Colin Kaepernick: Baltimore Ravens Won't Have Answer to QB's Dual-Threat Ability

Dan Talintyre@@dantalintyreSenior Analyst IIJanuary 21, 2013

ATLANTA, GA - JANUARY 20:  Quarterback Colin Kaepernick #7 of the San Francisco 49ers runs the ball against cornerback Asante Samuel #22 of the Atlanta Falcons in the second quarter in the NFC Championship game at the Georgia Dome on January 20, 2013 in Atlanta, Georgia.  (Photo by Streeter Lecka/Getty Images)
Streeter Lecka/Getty Images

Colin Kaepernick has taken the National Football League by storm and the San Francisco 49ers to an appearance in Super Bowl XLVII.

Since taking over at the helm earlier this season, few teams have been able to stop the second-year quarterback's incredible dual-threat ability of passing and running.

And looking forward to Super Bowl XLVII, the Baltimore Ravens simply aren't going to be able to stop Kaepernick from running roughshod throughout the game.

They won't have an answer to his dual-threat ability.

Baltimore wasn't great at stopping either the run or the pass during the regular season this year, and it has continued that trend into the NFL playoffs.

The Ravens ranked 13th against the rush (allowing 122.8 yards per game) and 19th against the pass (allowing 228.1 yards per game)—numbers that have essentially been mirrored through their games against Indianapolis, Denver and New England this postseason.

In fact, they're probably even a little worse, given the 128 rushing yards and 287 passing yards they've allowed on average in their three playoff games.

Baltimore hasn't been its usual defensive scrooge this season, especially in its front seven, and the numbers are simply reflective of that fact.

That's not to say they haven't played well; it's just to say that they haven't been as strong defensively as other years. This year, they just haven't been great at stopping the ball moving downfield—either in the air or on the ground.

So when they come to a matchup like this one against Kaepernick, the Ravens' lack of defensive pressure will render them useless in stopping the quarterback. If they can't stop either the run or the pass, then there's little to no chance that they're going to be able to stop both.

At the same time.

Kaepernick has the 49ers playing some quality football at the moment, and he is leading a resurgence in the success of the read-option under center.

Backed by a strong offensive line and offensive weapons all around him, the second-year quarterback will take both to the Ravens defense in Super Bowl XLVII, and if he does so correctly, he'll yield great results for his team.

Think about it for a minute.

Kaepernick takes the snap and looks to hand off to Frank Gore. The running back is a strong and dominant runner with the football and has the potential to run all over opponents, unless they send plenty of defensive attention his way.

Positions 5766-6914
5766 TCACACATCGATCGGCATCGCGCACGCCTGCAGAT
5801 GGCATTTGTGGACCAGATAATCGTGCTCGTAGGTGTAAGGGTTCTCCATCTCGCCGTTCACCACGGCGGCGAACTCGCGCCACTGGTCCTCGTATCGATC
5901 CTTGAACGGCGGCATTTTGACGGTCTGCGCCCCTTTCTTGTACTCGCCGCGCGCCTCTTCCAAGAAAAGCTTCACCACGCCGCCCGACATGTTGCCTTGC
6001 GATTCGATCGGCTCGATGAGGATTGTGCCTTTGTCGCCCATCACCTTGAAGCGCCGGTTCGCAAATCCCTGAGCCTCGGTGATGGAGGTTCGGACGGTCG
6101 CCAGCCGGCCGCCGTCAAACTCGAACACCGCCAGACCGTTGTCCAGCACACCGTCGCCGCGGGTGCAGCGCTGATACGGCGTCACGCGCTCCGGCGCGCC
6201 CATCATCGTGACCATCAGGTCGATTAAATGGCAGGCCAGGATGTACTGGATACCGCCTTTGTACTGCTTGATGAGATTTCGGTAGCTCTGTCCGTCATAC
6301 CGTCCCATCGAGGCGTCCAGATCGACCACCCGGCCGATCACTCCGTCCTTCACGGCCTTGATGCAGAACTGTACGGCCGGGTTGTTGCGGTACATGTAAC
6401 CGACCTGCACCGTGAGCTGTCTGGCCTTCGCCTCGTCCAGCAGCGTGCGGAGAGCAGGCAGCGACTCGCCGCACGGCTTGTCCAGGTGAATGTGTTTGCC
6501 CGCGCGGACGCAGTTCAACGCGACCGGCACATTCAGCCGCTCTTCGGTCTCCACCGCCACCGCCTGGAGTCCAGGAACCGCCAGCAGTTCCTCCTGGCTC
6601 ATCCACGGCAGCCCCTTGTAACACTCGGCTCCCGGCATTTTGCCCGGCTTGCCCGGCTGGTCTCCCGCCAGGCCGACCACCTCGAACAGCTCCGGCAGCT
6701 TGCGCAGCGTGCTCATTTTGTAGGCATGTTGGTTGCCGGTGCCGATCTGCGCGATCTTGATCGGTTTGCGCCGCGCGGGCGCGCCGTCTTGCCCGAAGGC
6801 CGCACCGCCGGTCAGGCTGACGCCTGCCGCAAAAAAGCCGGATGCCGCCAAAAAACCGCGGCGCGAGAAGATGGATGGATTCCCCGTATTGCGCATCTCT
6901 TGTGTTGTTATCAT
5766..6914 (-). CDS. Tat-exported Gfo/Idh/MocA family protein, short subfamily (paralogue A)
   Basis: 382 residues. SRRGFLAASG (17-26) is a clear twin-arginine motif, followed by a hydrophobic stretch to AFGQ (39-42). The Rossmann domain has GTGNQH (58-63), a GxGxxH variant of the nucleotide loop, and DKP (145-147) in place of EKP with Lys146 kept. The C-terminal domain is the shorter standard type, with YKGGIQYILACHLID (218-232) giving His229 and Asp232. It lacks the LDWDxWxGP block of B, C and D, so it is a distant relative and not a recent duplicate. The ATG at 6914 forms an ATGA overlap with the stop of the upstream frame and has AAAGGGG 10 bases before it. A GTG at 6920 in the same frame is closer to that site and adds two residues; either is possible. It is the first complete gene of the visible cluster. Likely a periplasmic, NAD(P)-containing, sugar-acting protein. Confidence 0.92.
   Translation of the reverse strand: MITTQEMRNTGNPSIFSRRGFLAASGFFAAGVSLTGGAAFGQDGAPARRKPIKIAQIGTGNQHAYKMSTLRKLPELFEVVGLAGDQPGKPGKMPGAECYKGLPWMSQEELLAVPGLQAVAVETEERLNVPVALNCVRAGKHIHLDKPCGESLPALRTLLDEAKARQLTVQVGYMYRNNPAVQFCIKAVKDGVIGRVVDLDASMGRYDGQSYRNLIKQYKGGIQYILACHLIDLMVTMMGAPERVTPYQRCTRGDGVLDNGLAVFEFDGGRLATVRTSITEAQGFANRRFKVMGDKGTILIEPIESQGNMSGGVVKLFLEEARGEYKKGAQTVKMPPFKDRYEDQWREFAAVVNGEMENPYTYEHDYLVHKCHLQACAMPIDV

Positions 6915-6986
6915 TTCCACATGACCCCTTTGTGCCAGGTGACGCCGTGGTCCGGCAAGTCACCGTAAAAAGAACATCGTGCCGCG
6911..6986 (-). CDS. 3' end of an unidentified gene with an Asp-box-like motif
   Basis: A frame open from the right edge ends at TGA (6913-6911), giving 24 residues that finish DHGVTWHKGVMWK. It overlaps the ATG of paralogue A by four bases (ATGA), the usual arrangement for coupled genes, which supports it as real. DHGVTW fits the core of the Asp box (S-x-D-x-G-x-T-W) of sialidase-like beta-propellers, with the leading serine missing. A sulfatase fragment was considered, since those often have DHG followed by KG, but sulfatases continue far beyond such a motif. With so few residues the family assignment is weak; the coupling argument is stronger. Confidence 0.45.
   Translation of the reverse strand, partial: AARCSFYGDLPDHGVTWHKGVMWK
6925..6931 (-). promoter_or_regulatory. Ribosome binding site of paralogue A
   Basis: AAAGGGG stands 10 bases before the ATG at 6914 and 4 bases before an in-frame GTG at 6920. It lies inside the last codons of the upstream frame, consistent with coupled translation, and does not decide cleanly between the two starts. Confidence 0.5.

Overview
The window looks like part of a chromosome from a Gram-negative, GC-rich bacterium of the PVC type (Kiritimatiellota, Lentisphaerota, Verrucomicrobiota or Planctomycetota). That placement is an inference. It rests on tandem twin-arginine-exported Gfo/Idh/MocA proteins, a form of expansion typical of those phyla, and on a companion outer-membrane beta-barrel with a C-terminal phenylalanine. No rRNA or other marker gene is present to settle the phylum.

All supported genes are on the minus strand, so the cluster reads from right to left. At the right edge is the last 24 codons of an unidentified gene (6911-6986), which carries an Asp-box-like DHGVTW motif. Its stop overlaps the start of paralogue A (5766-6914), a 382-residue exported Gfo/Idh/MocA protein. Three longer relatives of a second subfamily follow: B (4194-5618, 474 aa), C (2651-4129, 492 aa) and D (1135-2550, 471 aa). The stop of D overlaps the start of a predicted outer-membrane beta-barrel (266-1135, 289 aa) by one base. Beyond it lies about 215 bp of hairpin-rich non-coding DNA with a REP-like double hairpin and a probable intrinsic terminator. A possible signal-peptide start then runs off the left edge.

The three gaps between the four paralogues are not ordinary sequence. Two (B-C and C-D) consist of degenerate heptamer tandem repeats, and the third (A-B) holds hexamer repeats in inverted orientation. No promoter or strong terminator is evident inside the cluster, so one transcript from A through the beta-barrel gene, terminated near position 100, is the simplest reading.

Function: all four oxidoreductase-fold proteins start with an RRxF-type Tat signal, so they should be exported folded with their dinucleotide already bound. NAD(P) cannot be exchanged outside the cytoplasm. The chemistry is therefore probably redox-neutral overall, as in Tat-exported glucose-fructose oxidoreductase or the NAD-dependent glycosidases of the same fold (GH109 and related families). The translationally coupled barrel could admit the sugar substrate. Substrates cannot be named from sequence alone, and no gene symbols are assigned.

Especially with the Niners offensive line playing the way it is, Baltimore has to bite on Frank Gore running the football throughout this one.

That opens up the read-option for Kaepernick, who suddenly finds himself with time to either throw the football downfield or run himself. There's simply no way that the Ravens can get to him fast enough here to stop him from having time to either throw or run the ball effectively.

Gore and the Niners offensive line are just too good for that.

Baltimore has really only played one other dual-threat quarterback this year, Robert Griffin III, and they lost to him in overtime during the regular season.

Yet, Kaepernick is playing with more belief than Griffin, better offensive weapons than Griffin and better knees than Griffin to help his running game.

If the Ravens couldn't truly stop Griffin until he was injured (and even then they couldn't really stop him), what chance do they have of containing the most in form, dynamic, dual-threat quarterback in the NFL playoffs this season?

Simply put, they don't have a chance.

Kaepernick is playing in the biggest game of his career with more self-belief and confidence than any other player existent in the league at the moment.

Buoyed by the fairytale believers, Kaepernick has the Niners averaging a staggering 36.5 points per game throughout the playoffs. The quarterback has been responsible for over 700 offensive yards in total and five touchdowns, and doesn't look like he's slowing down any time soon.

He just led his team back from a 17-0 deficit to make it to the Super Bowl, and has the full confidence of an entire organization behind him.

He is the hottest quarterback in the game at the moment; he is arguably the best quarterback in the game at the moment. He has everything he needs around him and so much more, and is just one game away from achieving greatness for this franchise.

The Ravens don't have an answer to any of that now, and they certainly won't have an answer on Super Bowl Sunday either.


Will Colin Kaepernick lead the 49ers to Super Bowl success?

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